Toggle Dark/Light/Auto mode Toggle Dark/Light/Auto mode Toggle Dark/Light/Auto mode Back to homepage

Context Binding (OTC)

The core job of context binding is to merge the two contexts or mediums together to provide a single unified experience: web and CLI. When you log into our web application, you do so via OAuth. This means the website gets no information that you don’t allow, and is usually just an opaque unique identifier issued by an identity provider.

Natster Init

Natster init takes your Synadia Cloud context, indicated by your personal access token. As discussed in getting started, you can generate a new personal access token by using the Synadia Cloud web application. Be careful with these, because Synadia Cloud will only ever show you the code once.

After you have successfully run natster init, the Natster CLI will establish a local context for you that includes a number of pieces of information:

  • Synadia Team ID
  • Synadia Account ID (different than public key)
  • Synadia Account Public Key
  • Synadia User ID
  • User credentials to log into NGS

For your own exploration, after you’ve run init, take a look at the *.context file(s) in your ~/.natster directory. They’re JSON files that contain all the necessary information to perform Natster CLI tasks.

What’s missing here is a link to your web identity.

Web Login

Logging into involves a few redirects between the site and an OAuth identity provider. When communicating with the IDP (identity provider), you’ll either log in using your Google account or your Github account. Both of these are OAuth-friendly identities.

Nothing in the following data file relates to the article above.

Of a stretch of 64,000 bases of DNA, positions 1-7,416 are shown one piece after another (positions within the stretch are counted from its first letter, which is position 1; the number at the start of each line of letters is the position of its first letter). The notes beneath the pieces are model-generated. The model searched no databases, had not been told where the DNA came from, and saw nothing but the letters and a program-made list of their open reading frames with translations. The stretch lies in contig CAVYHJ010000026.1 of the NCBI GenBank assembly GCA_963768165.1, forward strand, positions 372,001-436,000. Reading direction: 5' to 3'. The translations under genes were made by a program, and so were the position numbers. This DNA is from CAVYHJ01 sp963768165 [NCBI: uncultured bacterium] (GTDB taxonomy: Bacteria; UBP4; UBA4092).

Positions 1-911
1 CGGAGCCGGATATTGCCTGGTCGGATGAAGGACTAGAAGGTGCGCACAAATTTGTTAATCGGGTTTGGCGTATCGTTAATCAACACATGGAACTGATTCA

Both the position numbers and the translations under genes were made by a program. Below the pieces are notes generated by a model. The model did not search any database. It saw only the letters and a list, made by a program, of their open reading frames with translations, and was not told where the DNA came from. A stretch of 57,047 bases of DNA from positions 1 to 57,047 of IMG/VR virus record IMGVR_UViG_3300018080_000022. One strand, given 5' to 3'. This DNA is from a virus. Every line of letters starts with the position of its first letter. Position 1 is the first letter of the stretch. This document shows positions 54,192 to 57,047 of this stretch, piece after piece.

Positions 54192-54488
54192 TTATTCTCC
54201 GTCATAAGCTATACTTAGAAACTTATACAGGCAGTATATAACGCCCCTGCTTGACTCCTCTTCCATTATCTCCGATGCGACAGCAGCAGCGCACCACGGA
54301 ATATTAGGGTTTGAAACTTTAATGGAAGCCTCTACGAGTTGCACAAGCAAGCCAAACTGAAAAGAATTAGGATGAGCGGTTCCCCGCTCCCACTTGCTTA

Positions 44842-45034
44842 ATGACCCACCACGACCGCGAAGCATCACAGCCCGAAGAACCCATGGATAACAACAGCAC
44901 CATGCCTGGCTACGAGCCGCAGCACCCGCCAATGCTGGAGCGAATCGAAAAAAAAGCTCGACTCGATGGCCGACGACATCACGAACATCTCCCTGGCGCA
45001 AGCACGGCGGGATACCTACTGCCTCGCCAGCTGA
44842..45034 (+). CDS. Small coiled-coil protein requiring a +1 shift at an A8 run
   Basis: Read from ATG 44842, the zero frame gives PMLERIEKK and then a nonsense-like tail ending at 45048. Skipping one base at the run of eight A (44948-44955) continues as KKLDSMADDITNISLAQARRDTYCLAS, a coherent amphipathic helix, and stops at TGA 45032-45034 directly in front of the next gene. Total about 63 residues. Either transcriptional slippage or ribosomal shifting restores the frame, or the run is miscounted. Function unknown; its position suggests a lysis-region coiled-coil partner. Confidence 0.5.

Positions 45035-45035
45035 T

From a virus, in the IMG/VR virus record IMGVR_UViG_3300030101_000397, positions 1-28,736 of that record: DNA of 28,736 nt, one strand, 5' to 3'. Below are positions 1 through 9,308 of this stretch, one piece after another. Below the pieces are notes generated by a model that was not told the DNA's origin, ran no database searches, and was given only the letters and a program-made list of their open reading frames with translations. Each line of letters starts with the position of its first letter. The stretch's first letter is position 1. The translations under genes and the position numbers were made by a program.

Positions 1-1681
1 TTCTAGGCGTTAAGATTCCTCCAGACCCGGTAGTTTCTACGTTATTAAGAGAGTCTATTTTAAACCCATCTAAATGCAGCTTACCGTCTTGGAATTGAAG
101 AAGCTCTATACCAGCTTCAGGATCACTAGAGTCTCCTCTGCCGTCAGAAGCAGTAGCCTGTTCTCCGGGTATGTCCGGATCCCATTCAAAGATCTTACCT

After you’ve gone through the initial redirect process to verify your Github or Google identity, you’ll be taken back to the website. At this point, you won’t see anything other than the CLI instructions, because the website has no idea what Natster context applies to your web identity.

To create that link, we’ll need to use one-time codes.

Binding Contexts with One-Time Codes

The following sequence diagram illustrates the flow where a user binds their existing Natster context to a web identity. Note that this flow can only take place after a user runs natster init.

    actor A as User
    participant CLI
    participant G as Global Service
    participant W as Natster.IO

    A->>+CLI: natster login

    CLI->>+G: otc.generate
    G->>-CLI: OTC

    CLI->>-A: OTC and URL

    A->>+W: open URL

    W->>W: OAuth Login
    W->>+G: otc.claim
    G->>G: write context_bound
    G->>-W: results

    W->>-A: OK

The user will type natster login within an already initialized Natster context. This will ask the global service to generate a new one-time code. This one-time code is stored in a key-value bucket configured with a short time-to-live (TTL). The data corresponding to the key is the Natster context information, such as the Synadia team, account, and user IDs.

Users will only have a limited time (the bucket’s TTL) to claim this code.

The CLI will then display a URL containing the newly generated code (and open it automatically if possible). The user then follows this URL (Natster can even render a QR code in the terminal!) to the website, where they will go through the OAuth flow to establish their identity.

With both the Natster context and a web identity in hand, the global service can write a context_bound event to the log. With that event in the log, all related projections will now be able to match both web and CLI identities to the same context.